A third example involves corporate IoT devices being co-opted into a DDoS botnet. “Designers at an architectural firm were using smart drawing pads to enable them to quickly send schematics and drawings to clients and other staff members,” says the report. However, the default logon credentials were not changed, leaving the devices vulnerable.

Darktrace soon detected ‘highly unusual volumes of data being sent outside of the network.’ “This was identified as a denial-of-service attack. The pads were responding to a specific type of request for information commonly used to disable the target’s systems by flooding it with superfluous traffic,” says the report. It gives no information on how the DDoS attack operated, who was the target, nor whether the devices had become part of a known botnet.

Darktrace was unable to give SecurityWeek any further details on the variant of botnet or its targets.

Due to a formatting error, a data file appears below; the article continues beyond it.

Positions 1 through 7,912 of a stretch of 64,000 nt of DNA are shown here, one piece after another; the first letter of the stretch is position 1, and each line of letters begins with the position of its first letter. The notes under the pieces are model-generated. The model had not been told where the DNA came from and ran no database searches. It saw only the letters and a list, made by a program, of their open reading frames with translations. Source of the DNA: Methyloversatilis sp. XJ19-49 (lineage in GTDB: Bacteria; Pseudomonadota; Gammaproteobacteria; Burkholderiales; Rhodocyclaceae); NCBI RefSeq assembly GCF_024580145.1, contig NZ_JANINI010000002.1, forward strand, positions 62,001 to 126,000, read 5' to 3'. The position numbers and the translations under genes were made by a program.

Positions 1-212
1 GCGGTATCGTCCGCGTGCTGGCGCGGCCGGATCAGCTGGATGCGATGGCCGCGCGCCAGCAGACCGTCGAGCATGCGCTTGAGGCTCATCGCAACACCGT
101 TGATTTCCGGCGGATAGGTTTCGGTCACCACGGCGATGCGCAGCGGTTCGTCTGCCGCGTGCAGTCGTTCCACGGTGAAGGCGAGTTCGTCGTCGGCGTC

The report then states, “Involvement in the attack could have legal implications for the firm had their infrastructure been responsible for damaging another network.” This is a stretch. While there may be a technical possibility, there is almost zero likelihood of a successful action against a company with infected devices used in a DDoS attack — the sheer difficulty in determining which devices out of potentially hundreds of thousands caused precisely what damage to which targets is simply too complex.

Challenged on this, Fier replied, “We don’t know of any instances where such involvement in DDoS attacks has led to a company being held liable.”

There is value in this report, as itprovides genuine examples of the originality and inventiveness of attackers, and demonstrates that Darktrace is able to detect them. However, describing it as a ‘Global Threat Report’ is ambitious. The subtitle, ‘Selected Case Studies’, would be more realistic and accurate.

Earlier this month, Darktrace announced that it had raised $75 million in a Series financing round.

Written By

Kevin Townsend is a Senior Contributor at SecurityWeek. He has been writing about high tech issues since before the birth of Microsoft. For the last 15 years he has specialized in information security; and has had many thousands of articles published in dozens of different magazines – from The Times and the Financial Times to current and long-gone computer magazines.